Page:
Coprinellus xanthothrix (Romagn.) Vilgalys, Hopple & Jacq. Johnson

Phylum: Basidiomycota - Class: Agaricomycetes - Order: Agaricales - Family: Psathyrellaceae

Coprinellus xanthothrix in dune grassland

This rather uncommon wood-rotting inkcap looks very much like a pale grey form of the Glistening Inkcap (also known as the Mica Inkcap), Coprinellus micaceus, and indeed confident separation of the two species really requires microscopic analysis: Coprinellus xanthothrix, which has no generally accepted common name, has oval spores (in contrast with the spores of Coprinellus micaceus, which are mitre shaped) and the cystidia on the edges of its gills are flask shaped.

Distribution

Uncommon in Britain and Ireland, Coprinellus xanthothrix is found throughout mainland Europe.

Coprinellus xanthothrix

Taxonomic history

This inkcap mushroom was described scientifically in 1941 by French mycologist Henri Charles Louis Romagnesi (1912 - 1999), who named it Coprinus xanthothrix. It was known by that name until 2001 when, as a result of molecular (DNA) analysis, the Coprinus genus was shown to contain groups of fungi with only distant relationships to one another, and the earlier Coprinus group was dismantled with this inkcap being moved into the genus Coprinellus.

Synonyms of Coprinellus xanthothrix include Coprinus xanthothrix Romagn.

Etymology

The generic name Coprinellus indicates that this mushrooms genus is (or was thought to be) closely related to or at least similar to fungi in the genus Coprinus, which literally means 'living on dung' - that's true of quite a few of the inkcaps but not particularly apt for this and several other Coprinellus species. The suffix -ellus indicates fungi that produce rather smaller fruitbodies than those of Coprinus species. The specific epithet xanthothrix is obscure but may stem from xanthos, a Greek word meaning yellow.

Common names change with time and location. In America the terms Inky Cap or Inky-cap are most commonly used, while in many older field guides published in Britain you are likely to see Ink Cap or Ink-cap rather than Inkcap.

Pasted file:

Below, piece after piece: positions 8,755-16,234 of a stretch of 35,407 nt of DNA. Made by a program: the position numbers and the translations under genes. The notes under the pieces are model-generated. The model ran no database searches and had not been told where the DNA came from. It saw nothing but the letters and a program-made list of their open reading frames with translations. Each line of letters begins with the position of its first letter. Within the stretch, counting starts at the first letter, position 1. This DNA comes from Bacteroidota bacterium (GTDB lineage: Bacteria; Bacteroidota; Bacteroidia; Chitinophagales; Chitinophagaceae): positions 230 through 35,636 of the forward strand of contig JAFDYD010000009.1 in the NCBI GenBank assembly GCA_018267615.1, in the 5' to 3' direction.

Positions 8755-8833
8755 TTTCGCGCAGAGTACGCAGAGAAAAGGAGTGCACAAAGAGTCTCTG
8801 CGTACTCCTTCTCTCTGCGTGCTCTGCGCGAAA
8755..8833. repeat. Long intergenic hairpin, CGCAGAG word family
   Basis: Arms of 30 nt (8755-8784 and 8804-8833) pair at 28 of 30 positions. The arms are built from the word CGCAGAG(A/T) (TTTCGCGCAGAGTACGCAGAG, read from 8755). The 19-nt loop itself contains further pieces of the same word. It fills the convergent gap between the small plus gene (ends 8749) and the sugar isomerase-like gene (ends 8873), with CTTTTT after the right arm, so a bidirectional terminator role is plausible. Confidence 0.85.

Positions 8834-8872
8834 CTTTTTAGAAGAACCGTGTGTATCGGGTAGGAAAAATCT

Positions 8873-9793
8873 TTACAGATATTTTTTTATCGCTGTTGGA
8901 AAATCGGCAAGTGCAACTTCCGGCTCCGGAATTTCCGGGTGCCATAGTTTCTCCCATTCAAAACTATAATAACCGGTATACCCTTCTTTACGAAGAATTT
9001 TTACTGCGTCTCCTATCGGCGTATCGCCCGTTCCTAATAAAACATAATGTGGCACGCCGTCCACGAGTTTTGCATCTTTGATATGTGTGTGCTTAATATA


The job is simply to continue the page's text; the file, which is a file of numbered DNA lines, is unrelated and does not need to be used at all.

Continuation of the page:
Identification guide

Cap of Coprinellus xanthothrix

Cap

Initially egg-shaped then bell shaped, expanding to between 1.6 and 2.5cm dia; margin deeply furrowed; surface sparsely covered with pale mica-like scales, mainly near to the centre of the cap; pale buff becoming greyer at maturity.

Gills of Coprinellus xanthothrix

Gills

The adnate gills are white at first, turning grey and then blackening.

Stem

The hollow white stem is typically 2.5 to 5mm in diameter, slightly swollen near the base, and up to 10cm tall. 

 

Spores

Ellipsoidal to ovoid, smooth, 7.5-10 x 5-6µm, with a germ pore.

Spore print

Black.

Odour/taste

Not distinctive.

Habitat & Ecological role

Saprobic, on or beside broad-leaved tree stumps and dead roots.

Season

May to November in Britain.

Similar species

Coprinellus micaceus is similar but is brown rather than grey at maturity; its spores are mitre shaped rather than oval.

Coprinellus disseminatus also appears in large groups but is smaller and does not have mica-like granules on its cap surface.

Culinary Notes

Coprinellus xanthothrix is not known to be edible.

Reference Sources

Fascinated by Fungi, Pat O'Reilly 2016.

Orton, P.D. & Watling, R. (1979). British Fungus Flora: Agarics and Boleti. Vol 2. Coprinaceae: Coprinus. Royal Botanic Garden: Edinburgh.

Redhead SA, Vilgalys R, Moncalvo J-M, Johnson J, Hopple JS Jr.; Vilgalys, Rytas; Moncalvo, Jean-Marc; Johnson, Jacqui; Hopple, Jr. John S (2001). 'Coprinus Pers. and the disposition of Coprinus species sensu lato.'. Taxon (International Association for Plant Taxonomy (IAPT)) 50 (1): 203–41.

Dictionary of the Fungi; Paul M. Kirk, Paul F. Cannon, David W. Minter and J. A. Stalpers; CABI, 2008

Taxonomic history and synonym information on these pages is drawn from many sources but in particular from the British Mycological Society's GB Checklist of Fungi and (for basidiomycetes) on Kew's Checklist of the British & Irish Basidiomycota.

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